tion.  Thus programs which read a typewriter and

                are sensitive to end-of-file on their inputs

                (which all programs would be) will terminate ap-

                propriately when hung up on.

                Two characters have a special meaning when typed.

                The ASCII DEL character (sometimes called "rub-

                out") is the interrupt signal.  When this charac-

                ter is received from a given typewriter, a search

                is made for all processes which have this type-

                writer as their control typewriter, and which

                have not informed the system that they wish to

                ignore interrupts.  If there is more than one

                such process, one of these is selected, for prac-

                tical purposes at random.  Then either the pro-

                cess is forced to exit or a trap is simulated to

                an agreed-upon location in the process.  See sys

                intr for more information.

                The ASCII character FS is the quit signal.  Its

                treatment is identical to the interrupt signal

                except that unless the receiving process has made

                other arrangements it will not only be terminated

                but a core image file will be written.  (See sys

                quit for more information.)

                During input, erase and kill processing is nor-

                mally done.  The character "#" erases the last

                character typed, except that it will not erase

                beyond the beginning of a line or an EOT.  The

                character "@" kills the entire line up to the

                point where it was typed, but not beyond an EOT.

                Both these characters operate on a keystroke ba-

                sis independently of any backspacing or tabbing

                that may have been done.  Either "@" or "#" may

                be entered literally by preceding it by "\"; the

                erase or kill character remains, but the "\" dis-


                It is also possible (again by sys stty) to put

                the typewriter into raw mode.  In this mode, the

                program reading is awakened on each character,

                and when a program reads, it waits only until at

                least one character has been typed.  In raw mode,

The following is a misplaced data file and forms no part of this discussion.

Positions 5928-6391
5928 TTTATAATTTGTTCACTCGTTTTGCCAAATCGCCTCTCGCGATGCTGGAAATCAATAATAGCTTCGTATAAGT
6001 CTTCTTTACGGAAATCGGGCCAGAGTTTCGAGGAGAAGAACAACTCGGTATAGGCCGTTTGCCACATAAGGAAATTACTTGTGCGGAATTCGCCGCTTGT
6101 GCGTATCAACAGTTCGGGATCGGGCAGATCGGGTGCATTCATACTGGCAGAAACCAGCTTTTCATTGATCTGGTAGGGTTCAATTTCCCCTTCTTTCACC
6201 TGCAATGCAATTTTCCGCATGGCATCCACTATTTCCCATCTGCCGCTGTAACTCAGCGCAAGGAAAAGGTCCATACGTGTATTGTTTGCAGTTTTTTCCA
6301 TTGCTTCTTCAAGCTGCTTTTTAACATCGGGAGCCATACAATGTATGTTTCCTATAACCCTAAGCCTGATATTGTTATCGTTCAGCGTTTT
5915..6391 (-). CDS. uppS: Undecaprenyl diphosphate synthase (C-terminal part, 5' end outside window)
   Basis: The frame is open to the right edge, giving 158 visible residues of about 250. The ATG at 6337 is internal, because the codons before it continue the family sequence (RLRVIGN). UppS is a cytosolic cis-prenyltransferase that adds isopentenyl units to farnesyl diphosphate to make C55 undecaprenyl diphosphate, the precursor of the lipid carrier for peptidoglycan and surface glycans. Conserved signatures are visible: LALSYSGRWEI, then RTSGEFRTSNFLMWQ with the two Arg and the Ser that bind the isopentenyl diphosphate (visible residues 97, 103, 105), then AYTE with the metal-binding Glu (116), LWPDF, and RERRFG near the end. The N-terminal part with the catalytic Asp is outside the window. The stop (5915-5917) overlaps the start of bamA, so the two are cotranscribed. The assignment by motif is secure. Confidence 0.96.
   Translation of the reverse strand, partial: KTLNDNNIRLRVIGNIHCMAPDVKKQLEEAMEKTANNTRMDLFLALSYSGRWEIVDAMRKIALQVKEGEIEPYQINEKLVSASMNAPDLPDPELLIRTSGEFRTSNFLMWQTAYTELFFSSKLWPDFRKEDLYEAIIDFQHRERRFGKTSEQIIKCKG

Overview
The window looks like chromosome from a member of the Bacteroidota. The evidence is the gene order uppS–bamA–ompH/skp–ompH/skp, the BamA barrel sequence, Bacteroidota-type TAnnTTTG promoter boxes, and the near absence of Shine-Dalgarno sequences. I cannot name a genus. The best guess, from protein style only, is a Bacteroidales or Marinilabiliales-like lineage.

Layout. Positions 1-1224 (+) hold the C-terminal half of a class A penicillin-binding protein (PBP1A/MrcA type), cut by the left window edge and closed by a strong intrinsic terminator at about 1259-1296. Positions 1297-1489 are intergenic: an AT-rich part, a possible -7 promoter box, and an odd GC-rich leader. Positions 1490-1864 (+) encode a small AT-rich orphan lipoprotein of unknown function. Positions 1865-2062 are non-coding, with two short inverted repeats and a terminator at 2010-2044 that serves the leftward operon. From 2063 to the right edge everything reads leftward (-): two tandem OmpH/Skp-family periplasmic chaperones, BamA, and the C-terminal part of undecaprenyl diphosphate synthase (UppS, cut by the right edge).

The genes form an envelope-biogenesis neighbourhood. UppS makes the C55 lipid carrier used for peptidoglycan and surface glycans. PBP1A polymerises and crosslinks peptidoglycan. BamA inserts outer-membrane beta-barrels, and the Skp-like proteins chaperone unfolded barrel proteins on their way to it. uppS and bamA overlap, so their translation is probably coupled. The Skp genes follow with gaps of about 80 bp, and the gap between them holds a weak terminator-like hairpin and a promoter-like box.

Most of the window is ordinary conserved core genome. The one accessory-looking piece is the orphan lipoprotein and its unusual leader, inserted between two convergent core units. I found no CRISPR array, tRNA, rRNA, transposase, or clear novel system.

no erase or kill processing is done; and the EOT,

                quit and interrupt characters are not treated


                Output is prosaic compared to input.  It should

                be noted, however, that when one or more charac-

                ters are written, they are actually transmitted

                to the terminal as soon as previously-written

                characters have finished typing.  When a program

                produces characters too rapidly to be typed, as

                is very common, it may be suspended for a time.

                Odd parity is always generated on output, except

                that the characters EOT and NAK have the wrong

                parity.  Thus the 37 TTY will not hang up (EOT)

                or lock its keyboard (NAK) if a program acciden-

                tally prints these characters.

FILES           --

SEE ALSO        tty


BUGS            As has been suggested, UNIX has a heavy predispo-

                sition towards 37 Teletype terminals.  However,

                it is quite possible to use 300-baud terminals

                such as the GE TermiNet 300.  (See init for the

                procedure.)  The main difficulty in practice is

                37-oriented delay calculations.

                Terminals such as the IBM 2741 would theoreti-

                cally be very desirable but there are many diffi-

                culties related to its inadequate and non-ASCII

                character sets (the 2741 has two, count 'em) and

                the inherently half-duplex nature of the termi-

                nal.  It is possible to produce output on a 2741;

                cf type.

OWNER           ken, dmr